Change Leader: Smart Engineering and Infrastructure Funding Desperately Needed
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With 40 years of experience in construction and real estate law as well as running a project-management company for his firm’s developer and corporate and commercial clients’ projects, LePatner has been involved in every facet of the design, construction and real estate worlds. In all that time, one thing he hasn’t seen enough of is financial investment in U.S. infrastructure, and he knows this will have disastrous results if not changed immediately.
Too Big to Fall
He recently published, Too Big to Fall: America’s Failing Infrastructure and the Way Forward, to definitively illustrate how perilous our nation’s infrastructure has become. The book starts by highlighting two very different results concerning failing bridges. In New York City, a persistent deputy commissioner fought through government “red tape” and inertia to get a failing bridge rehabilitated. In Minneapolis, although bridge reports noted the I-35 bridge was fracture-critical and in danger of collapse, the city cited limited budgets and chose not to spend $20 million to repair the bridge. The I-35 bridge collapsed in 2007, killing 13, injuring another 165 people and resulting in a $250 million replacement.
“That was the predicate for writing about our failing infrastructure and highlighting the fact that the Federal Highway Administration treated nearly 8,000 bridges that were structurally deficient, but deemed “safe,” when in fact they were fracture-critical, meaning they lacked redundancy and could collapse at a moment’s notice.”
An Uphill Climb
LePatner notes that engineering groups he speaks to understand the critical nature of fracture-critical design, which means they lack redundancy, but they’re constrained because many of them work for state or federal contracting companies, and they can’t stand out and “rock the boat,” because losing those contracts will jeopardize their business.
“What every engineer understands is that when a bridge is structurally deficient, it has already failed from an engineering standpoint,” he says. “All the structural engineers I’ve interviewed over the years and worked with understand that when a bridge fails it means it can no longer handle the intended load. And the primary reason these deficient bridges have become so dangerous is due primarily to a 30- to 40-year lack of maintenance, and that state governments have not had the funds required for this work from the federal government.”
Budget constraints are the main problem. He notes that the highway gas tax, which funds many infrastructure projects, hasn’t been raised since 1993, and due to improved fuel efficiency and the growing number of cars fueled by electric batteries, means even less money has been raised to fund the federal highway tax fund.
“The numbers now needed to bring the standard of our National Bridge Inventory up to acceptable standards totals more than $4 trillion,” he adds.
A New Generation Shall Lead
Having witnessed multiple governmental leaders fail to bring about the needed investment and change in mindset to fix our failing infrastructure, LePatner believes the next generation has a better chance than previous ones of finally bringing needed change. He cites their upbringing and comfort with computers and programming as well as important new advances in key technologies.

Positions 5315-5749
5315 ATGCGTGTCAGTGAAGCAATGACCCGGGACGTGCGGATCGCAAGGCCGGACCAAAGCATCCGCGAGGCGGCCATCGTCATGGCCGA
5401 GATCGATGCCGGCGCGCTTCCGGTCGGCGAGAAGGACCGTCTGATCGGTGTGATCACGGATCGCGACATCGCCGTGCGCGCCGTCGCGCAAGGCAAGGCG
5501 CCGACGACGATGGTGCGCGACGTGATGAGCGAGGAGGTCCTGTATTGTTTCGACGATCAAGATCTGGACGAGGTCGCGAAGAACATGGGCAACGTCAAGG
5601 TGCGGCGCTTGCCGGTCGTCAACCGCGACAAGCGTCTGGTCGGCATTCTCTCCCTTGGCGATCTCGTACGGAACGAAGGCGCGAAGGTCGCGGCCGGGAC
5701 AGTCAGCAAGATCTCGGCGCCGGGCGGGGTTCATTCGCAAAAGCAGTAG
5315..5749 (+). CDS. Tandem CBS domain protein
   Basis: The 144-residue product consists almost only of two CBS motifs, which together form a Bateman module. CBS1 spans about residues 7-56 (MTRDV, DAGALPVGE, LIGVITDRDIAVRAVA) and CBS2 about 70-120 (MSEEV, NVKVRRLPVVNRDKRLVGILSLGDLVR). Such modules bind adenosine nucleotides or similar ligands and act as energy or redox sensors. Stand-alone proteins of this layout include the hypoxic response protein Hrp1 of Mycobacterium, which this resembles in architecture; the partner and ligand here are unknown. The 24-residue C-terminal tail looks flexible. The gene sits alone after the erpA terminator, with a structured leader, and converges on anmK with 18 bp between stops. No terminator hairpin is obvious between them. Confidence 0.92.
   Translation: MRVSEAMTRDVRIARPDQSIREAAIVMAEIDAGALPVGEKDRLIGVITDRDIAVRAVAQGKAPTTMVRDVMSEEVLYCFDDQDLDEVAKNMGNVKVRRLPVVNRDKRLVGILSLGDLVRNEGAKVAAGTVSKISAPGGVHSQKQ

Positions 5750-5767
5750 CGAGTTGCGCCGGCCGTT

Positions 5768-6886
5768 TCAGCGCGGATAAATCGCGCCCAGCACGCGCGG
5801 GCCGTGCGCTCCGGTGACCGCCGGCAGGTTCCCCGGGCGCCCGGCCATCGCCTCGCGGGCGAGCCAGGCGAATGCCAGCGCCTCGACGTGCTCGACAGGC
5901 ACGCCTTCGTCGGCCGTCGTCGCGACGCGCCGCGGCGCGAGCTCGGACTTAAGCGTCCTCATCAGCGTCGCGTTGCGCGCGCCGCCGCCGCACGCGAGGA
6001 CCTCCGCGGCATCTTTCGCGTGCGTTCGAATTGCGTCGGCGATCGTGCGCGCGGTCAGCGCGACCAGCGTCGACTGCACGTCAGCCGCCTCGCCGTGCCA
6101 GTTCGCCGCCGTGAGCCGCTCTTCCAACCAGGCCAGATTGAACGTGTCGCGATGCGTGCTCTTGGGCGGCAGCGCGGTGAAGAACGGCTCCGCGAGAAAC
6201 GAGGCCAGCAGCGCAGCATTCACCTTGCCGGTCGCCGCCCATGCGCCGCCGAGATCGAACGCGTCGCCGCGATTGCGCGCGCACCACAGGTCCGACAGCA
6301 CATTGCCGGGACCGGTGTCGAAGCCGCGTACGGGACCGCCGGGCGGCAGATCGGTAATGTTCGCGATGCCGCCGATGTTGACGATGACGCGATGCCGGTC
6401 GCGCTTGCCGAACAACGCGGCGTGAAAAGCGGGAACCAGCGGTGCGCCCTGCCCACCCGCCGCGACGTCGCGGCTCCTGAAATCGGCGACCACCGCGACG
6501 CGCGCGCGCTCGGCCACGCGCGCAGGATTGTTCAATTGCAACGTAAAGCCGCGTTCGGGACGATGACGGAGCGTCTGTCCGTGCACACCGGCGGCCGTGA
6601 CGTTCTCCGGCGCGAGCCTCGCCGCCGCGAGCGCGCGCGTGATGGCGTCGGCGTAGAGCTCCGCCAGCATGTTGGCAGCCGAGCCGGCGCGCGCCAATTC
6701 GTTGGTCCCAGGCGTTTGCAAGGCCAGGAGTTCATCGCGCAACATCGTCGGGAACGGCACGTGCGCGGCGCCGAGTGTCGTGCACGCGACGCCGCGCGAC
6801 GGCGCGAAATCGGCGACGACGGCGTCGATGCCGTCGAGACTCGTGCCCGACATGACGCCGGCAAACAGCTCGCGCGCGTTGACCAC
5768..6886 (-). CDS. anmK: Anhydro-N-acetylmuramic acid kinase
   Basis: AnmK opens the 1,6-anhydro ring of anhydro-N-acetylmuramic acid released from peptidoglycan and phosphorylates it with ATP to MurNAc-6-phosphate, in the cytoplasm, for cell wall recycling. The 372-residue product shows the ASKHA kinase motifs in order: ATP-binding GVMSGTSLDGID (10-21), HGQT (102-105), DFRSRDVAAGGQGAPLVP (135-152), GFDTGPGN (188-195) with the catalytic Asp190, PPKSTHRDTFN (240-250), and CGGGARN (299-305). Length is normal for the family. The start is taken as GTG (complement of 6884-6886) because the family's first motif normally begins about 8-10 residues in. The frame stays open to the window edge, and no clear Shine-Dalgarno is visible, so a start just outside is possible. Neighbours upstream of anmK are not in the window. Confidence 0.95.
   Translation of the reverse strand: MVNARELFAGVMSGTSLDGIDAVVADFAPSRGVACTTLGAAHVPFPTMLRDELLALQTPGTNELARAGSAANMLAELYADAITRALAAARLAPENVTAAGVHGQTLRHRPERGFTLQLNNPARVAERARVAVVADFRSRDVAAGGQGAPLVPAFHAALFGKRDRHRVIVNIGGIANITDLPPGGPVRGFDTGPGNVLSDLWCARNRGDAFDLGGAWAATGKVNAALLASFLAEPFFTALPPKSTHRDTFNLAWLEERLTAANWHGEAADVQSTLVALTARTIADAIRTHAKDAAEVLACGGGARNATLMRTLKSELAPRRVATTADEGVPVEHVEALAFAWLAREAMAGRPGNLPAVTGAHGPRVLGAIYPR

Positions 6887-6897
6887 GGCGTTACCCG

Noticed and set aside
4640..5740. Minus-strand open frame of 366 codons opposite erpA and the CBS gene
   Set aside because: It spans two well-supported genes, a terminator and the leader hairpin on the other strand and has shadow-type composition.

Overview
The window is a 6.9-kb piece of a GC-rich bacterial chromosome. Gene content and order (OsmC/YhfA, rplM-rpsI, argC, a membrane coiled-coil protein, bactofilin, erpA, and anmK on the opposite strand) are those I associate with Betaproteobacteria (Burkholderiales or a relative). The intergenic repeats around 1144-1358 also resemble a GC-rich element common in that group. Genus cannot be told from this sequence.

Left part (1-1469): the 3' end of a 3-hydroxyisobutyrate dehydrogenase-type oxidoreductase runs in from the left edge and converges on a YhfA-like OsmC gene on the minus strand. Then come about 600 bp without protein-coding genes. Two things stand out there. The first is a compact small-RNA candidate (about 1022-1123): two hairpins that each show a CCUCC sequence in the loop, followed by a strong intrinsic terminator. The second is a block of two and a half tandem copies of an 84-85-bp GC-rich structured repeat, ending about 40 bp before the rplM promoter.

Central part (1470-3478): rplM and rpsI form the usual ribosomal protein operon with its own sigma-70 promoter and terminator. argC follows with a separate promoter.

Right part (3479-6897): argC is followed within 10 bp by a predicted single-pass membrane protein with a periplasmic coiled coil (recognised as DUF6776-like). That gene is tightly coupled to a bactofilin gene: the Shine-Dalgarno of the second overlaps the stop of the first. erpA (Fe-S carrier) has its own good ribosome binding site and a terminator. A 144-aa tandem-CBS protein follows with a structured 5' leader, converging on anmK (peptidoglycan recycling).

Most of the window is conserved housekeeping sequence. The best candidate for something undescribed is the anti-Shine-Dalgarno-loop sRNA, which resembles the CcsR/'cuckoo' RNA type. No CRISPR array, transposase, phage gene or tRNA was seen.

“In recent years, technology has made great strides in two critical areas: One, improvements to structural design to enable us to build stronger bridges that meet structural requirements to support loads, but at the same time can be more efficient to build and lighter than previous generations of bridges; and two, we now build in ways intended to maintain the bridges over a lifespan that will be less costly,” explains LePatner.
He notes that nanobots (microchips) can be placed below the surface of roadbeds on bridges and roads that can report back to a central station when unusual wear and tear is happening in that section of the roadbed. This allows limited repairs in an area rather than waiting for the entire roadbed to face substantial degradation, saving substantial maintenance funds through the lifespan of a bridge or road.
“We can learn how to address problems before they become pothole-strewn roads or structurally deficient bridges, and attenuate those problems and remediate them earlier, which means cheaper,” he adds.
He also believes the new generation of engineers and technology advocates won’t settle for being told there’s just not enough money in the budget for needed repairs.
“They understand how to integrate the latest design technology into how they look at bridges, how they model them, how they study them for future remediation and the like,” says LePatner. “As this younger generation comes into the fore, they’re going to see that their forebears were constrained by mostly political and funding reasons, and will no longer go along with those constraints.
“I’m hoping this younger generation is going to speak out as a whole and be better spokespersons for the importance of building smarter and being better stewards of our critical infrastructure than prior generations,” he adds.